Now, I’ve watched enough TV to know that if I started taking orders from apparitions it was just a hop, skip, and a jump into the loony bin. So, I kept mum.
The herd of llamas let loose with a few disgruntled whimpers. It sounded like a room full of unhappy preschoolers. Llama girl and her pesky paper-demolishing companion exchanged meaningful glances.
Yes, meaningful. I lived on our family farm with my brother and his wife. Our sheep and goats had a wild-eyed stare that either meant “Keep away from me!” or “Hmm, I wonder if there’s anything edible on you?” This big llama was different. Plain as day, the old gal’s expression said, “Uh oh, Llama-herder, are you sure you’ve got the right girl?”
The shepherdess nodded as if she understood.
I took a deep breath. “No, your llama is right. There’s been some mistake. I can’t run off and hunt for your missing Wise Woman.”
Thick black hair whisked the top of her shoulders as the Llama-girl shook her head in disagreement. “Not my Wise Woman. Yours. And she is coming to the end of her journey.” The girl pointed her staff at me. “You are the novice, Sophie, chosen for this generation.”
“Oh, now, see, that proves there’s been some sort of cosmic mistake. I’m not even a Catholic. There’s a lovely convent over in Rochester chock full of willing novices. Thank you for dropping by, but as you can see I already have a job.”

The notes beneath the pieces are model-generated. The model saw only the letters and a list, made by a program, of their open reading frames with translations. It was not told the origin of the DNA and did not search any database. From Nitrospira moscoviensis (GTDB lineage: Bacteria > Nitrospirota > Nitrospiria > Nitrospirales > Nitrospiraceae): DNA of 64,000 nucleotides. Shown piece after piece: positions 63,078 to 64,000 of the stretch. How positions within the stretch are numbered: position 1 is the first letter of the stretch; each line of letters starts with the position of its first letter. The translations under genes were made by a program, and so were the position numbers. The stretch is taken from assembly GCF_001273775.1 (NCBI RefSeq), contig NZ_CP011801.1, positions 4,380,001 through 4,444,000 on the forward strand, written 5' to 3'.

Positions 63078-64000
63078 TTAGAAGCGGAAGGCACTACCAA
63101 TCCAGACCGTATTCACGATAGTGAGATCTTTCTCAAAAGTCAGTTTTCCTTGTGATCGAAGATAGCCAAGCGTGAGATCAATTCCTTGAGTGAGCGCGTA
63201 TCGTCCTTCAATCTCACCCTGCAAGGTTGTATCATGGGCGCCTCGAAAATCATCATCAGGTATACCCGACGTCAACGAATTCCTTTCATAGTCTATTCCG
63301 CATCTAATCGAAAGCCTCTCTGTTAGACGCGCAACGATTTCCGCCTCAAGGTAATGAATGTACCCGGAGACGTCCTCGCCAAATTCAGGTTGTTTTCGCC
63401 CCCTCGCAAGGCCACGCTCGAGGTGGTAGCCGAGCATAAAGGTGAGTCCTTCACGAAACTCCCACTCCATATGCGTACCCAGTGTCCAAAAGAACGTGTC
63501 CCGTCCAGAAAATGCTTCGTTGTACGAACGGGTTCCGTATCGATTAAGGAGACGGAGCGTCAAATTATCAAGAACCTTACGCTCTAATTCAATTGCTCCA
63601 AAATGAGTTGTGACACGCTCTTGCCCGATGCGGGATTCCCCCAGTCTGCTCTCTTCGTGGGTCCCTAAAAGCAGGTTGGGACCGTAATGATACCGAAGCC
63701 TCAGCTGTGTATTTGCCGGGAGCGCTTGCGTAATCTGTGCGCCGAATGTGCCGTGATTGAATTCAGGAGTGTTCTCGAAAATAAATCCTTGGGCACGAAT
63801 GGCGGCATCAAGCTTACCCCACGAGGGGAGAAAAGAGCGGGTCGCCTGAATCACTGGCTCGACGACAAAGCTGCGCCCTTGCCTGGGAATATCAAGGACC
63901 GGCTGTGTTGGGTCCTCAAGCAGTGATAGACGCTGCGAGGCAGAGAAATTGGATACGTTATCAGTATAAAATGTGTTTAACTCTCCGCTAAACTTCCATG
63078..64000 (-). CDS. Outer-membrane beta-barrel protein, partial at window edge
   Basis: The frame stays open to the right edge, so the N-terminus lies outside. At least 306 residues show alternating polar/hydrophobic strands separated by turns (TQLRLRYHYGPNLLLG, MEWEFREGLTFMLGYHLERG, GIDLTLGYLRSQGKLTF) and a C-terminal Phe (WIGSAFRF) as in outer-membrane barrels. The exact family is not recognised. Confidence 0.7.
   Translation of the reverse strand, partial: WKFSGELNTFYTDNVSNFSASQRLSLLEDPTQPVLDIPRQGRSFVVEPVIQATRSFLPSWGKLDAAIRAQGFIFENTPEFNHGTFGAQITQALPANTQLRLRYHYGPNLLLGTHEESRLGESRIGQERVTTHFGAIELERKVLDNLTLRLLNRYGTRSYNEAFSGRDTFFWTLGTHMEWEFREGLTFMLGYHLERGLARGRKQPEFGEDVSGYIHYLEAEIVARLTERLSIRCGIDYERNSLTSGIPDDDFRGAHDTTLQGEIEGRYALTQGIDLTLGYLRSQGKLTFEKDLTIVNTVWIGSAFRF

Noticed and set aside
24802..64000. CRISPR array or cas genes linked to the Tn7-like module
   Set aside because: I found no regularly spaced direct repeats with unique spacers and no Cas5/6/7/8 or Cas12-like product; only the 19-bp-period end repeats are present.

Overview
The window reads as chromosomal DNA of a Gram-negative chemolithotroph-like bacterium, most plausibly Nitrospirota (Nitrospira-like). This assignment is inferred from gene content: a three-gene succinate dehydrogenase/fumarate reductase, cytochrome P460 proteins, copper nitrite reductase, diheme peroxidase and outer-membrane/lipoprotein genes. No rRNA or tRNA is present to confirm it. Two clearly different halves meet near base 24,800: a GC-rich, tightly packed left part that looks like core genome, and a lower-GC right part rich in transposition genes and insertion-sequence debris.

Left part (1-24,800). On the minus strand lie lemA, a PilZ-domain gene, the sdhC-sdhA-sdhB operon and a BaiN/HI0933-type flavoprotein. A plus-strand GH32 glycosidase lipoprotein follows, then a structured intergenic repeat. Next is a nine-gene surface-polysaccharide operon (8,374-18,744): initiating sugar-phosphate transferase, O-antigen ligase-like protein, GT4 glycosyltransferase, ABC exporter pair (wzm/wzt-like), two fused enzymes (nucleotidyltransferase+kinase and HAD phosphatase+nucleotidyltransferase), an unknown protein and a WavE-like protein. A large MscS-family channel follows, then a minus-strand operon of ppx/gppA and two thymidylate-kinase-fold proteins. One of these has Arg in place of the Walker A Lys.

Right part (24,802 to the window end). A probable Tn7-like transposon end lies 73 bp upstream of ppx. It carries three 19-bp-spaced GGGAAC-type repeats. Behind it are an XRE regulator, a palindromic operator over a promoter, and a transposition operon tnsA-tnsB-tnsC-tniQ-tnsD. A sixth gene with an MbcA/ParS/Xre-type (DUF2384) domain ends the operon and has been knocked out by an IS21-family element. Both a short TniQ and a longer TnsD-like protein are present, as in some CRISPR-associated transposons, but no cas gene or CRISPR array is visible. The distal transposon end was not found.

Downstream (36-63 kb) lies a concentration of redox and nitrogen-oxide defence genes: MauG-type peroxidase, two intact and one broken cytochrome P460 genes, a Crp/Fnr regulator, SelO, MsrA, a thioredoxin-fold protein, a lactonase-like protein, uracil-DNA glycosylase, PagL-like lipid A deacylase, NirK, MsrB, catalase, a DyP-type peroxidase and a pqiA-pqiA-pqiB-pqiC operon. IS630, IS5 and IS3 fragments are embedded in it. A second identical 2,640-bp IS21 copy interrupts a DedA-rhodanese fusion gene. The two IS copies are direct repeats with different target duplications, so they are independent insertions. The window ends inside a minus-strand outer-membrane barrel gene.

That wretched llama rippled her lips in a wicked sneer. Before I could stop her, she spit bits of paper and green goo onto the center of my screen. I cringed and grabbed a tissue. While I turned my back to wipe it off, that surly animal clamped her teeth around my brand-new blue-line pencil and cracked it in half.
I scooted the rest of my papers and equipment across the worktable away from my uninvited guest. “At least, I did have a job before that animal of yours came in here and started vandalizing everything.”
“Daughter of Eve, do you not feel it?” Llama girl searched my face.
I looked away, hoping to escape her scrutiny. She couldn’t have known there’d been something plaguing me. I shrugged and immediately regretted it when sadness overwhelmed her features.
She gestured with her staff, encompassing the newspaper office in back of us and her mountain and pasture in one broad stroke. “I know you feel it. All around you, wisdom is seeping out of the world. You must find the Wise Woman and preserve what is left. Time grows short.”
How could a girl so young look so incredibly mournful, so long-suffering? It was as if she’d been watching civilization for a thousand years, witnessed every act of cruelty, every dying child, every bomb exploding, every killer plague and volcano, every lamb gone missing.
“The earth itself is groaning,” she said.
That was when the first aftershock hit.
The newsroom rattled so hard I thought the huge stone walls would tumble down. Was this part of the vision or reality? The shepherdess and her llamas stood with their heads bowed and eyes closed until the shaking stopped.
“Was that real?” I asked.
She gave me a single nod.
“This earthquake can’t have anything to do with wisdom. How can they possibly be related to one another?”
She gazed at me, gentle and kind but bright with expectation. Too bright. I felt bad knowing that I was bound to disappoint her. She smiled. “This is good. See how you ask the right questions? You are the novice.”